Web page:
Warning: This tutorial makes certain assumptions about your soaping knowledge and abilities. If you don’t understand something I’m talking about, keep reading. It may become more clear as you go, or you may just not have enough context/experience. That’s ok.
If you are totally new to making soap, starting with liquid soap probably isn’t the best idea. Liquid soap is finicky and takes more effort than bar soap. I’ll put up a bar soap tutorial soon that you can sink your teeth into, and I’ll link to a video tutorial of how to use a lye calculator. For now, read on!
Scary blooper ahead!
My first attempt at liquid soap was an epic failure. I had my oil too hot (because my stove doesn’t understand “low”) and when I added my potassium hydroxide solution it reacted like crazy, bubbling over into a mess of soapy lye water all over my stove and then the floor and sink as I moved the pan to a safer place. Clean up caused me to get lye burns up my arms and we missed that there was soapy lye mess in the catch plate under the burner, and subsequently HAD A FIRE on the stove at dinner two nights later. It was lots of fun but it took me a long time to try liquid soap again. Now, I’m not trying to scare you! Liquid soap is totally doable! I just did it wrong because I read bad tutorials the first time and didn’t follow my gut, which is why I’m writing this tutorial. I kept reading words like “temperature doesn’t matter” even though clearly, temperature matters, and my gut told me it mattered…A LOT!
When I finally did make liquid soap again, I decided to go with the crock pot method over the stove method. Yes, the stove method allegedly takes about 60-90 minutes, while the crock pot takes hours-like, 4-5 hours- but those hours are mostly down time where you can do other chores around the house. Read a book. Watch TV. Whatever. I conquered liquid soap in the crock pot and now I’m sharing the method with you.
Now I promised you a nerdy pic…here!
So, there’s me, in safety glasses with my immersion (aka, stick) blender. Weapon of choice these days. And it has a whisk attachment! But that’s another post…
You will need:
Long sleeve shirt
Apron (preferably, but optional)
A crock pot, fairly large, with removal crock
(I use the same crocks for soap that I do for cooking; I just wash them very well. I know some people have crocks they dedicate just for soaping and that’s fine. Your choice.)
Various wood or plastic spoons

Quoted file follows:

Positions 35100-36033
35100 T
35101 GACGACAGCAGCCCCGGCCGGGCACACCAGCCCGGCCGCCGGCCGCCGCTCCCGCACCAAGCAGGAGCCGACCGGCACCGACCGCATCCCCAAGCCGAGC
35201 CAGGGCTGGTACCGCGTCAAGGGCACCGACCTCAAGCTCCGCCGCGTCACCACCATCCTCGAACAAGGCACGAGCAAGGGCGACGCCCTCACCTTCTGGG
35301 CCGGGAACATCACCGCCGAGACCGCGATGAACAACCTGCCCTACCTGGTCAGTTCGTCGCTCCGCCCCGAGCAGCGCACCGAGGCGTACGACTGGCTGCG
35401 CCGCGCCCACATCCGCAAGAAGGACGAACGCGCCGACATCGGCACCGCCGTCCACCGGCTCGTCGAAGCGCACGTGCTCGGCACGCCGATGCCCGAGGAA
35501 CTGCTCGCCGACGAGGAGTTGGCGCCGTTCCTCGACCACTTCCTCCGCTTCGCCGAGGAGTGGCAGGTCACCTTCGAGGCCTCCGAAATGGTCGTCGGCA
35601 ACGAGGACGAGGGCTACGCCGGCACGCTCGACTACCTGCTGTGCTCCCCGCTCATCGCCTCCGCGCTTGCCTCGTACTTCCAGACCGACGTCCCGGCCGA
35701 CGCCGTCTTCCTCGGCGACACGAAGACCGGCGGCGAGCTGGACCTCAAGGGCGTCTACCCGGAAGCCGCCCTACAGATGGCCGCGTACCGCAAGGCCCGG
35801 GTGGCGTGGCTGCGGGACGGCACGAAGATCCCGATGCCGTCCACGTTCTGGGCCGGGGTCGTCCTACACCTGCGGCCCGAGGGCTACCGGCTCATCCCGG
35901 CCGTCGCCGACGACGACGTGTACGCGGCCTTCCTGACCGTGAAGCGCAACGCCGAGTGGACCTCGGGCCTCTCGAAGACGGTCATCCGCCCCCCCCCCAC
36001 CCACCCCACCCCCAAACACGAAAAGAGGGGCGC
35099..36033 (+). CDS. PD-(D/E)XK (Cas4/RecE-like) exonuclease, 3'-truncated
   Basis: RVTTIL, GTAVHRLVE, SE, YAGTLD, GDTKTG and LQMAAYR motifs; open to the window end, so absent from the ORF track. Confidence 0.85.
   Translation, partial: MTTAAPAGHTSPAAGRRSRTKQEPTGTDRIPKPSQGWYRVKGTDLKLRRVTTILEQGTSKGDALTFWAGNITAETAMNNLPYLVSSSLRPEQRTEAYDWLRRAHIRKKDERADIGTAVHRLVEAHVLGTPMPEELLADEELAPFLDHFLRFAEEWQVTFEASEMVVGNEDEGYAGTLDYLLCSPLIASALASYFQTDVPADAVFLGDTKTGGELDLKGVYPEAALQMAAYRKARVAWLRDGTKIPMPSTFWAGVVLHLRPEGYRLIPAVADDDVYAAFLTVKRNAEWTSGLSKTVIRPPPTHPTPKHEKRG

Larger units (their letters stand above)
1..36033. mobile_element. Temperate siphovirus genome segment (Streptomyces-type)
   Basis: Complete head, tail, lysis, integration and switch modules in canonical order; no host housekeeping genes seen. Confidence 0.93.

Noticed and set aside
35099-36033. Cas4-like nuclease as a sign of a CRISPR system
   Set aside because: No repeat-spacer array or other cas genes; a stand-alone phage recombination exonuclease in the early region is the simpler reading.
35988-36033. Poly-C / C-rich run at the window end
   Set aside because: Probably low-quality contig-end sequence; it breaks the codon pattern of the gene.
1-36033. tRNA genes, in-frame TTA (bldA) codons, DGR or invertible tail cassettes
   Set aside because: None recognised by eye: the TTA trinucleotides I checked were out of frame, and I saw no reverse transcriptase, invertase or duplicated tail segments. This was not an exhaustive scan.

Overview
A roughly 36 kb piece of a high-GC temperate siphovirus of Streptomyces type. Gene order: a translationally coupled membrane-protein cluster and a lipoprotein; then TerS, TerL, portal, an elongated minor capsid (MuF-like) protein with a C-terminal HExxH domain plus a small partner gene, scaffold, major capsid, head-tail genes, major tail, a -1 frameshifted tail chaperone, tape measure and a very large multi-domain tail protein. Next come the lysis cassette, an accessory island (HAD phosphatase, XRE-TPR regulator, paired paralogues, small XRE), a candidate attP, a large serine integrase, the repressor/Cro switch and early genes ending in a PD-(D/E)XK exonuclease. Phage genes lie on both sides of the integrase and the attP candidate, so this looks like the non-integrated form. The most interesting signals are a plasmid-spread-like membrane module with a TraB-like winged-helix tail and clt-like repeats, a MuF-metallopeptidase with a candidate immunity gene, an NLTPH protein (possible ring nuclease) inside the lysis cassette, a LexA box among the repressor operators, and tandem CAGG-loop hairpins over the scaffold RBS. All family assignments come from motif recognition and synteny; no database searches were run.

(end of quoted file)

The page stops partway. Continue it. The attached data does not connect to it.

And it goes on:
Rubber scraper for your oils, probably
Measuring utensils for your oils
Scale with tare function for oils, water, and KOH
For liquid soap or soap concentrate
Rubbermaid container, salad size
Several jelly size mason jars with lids AND/OR
Container for liquid soap such as quart mason jar, old laundry detergent bottle, empty juice bottle, etc. It’s better to have several containers and not need them than not have the right size container, so wash and save a few things to be ready. Fabric softener bottles are great and so are juice bottles for 32 oz (approximate) rehydrated soap.
There’s probably other stuff I’m missing so read this tutorial all the way through several times and make a better supplies list. I freely admit I’m too ADD for this.
Potassium Hydroxide or KOH
All necessary fats for your recipe
A basic understanding of how soap works: critical!
A recipe done with a lye calculator (I use Soap Calc): also critical!!
I used these proportions, and I love this recipe, but you’ll want to develop your own and run them through Soap Calc to get your water and lye amounts.
1 Canola Oil 20% (peanut oil would also be great, maybe sunflower seed oil)
2 Castor Oil 10%
3 Coconut Oil, 76 deg 30%
4 Olive Oil pomace 40% (plain olive oil would be fine, I wanted pomace because it traces faster)
You’ll notice there are no animal fats here. Not because of any socio-political reason; I use animal fats in my bar soaps. It’s just that I use animal fat to make the soap hard…and we don’t need that! Liquid is good! I also obviously do not use palm or palm kernel oils! No! I’ve written that post already.
Ok, real quick, you need to understand potassium hydroxide or KOH is not the sodium hydroxide or NaOH which is usually referred to as “lye”, however it is a strong alkali salt just like lye. Kissing cousins, essentially. Sodium hydroxide makes great hard bars of soap, while potassium hydroxide, which is what I’m using, makes softer soap that can be turned into liquid. Now, you can always cheat-and I’ve done it-by grating a bar of soap and cooking it in hot water to get “liquid soap”, but what you get will inevitably try to harden and gel and never be truly liquid.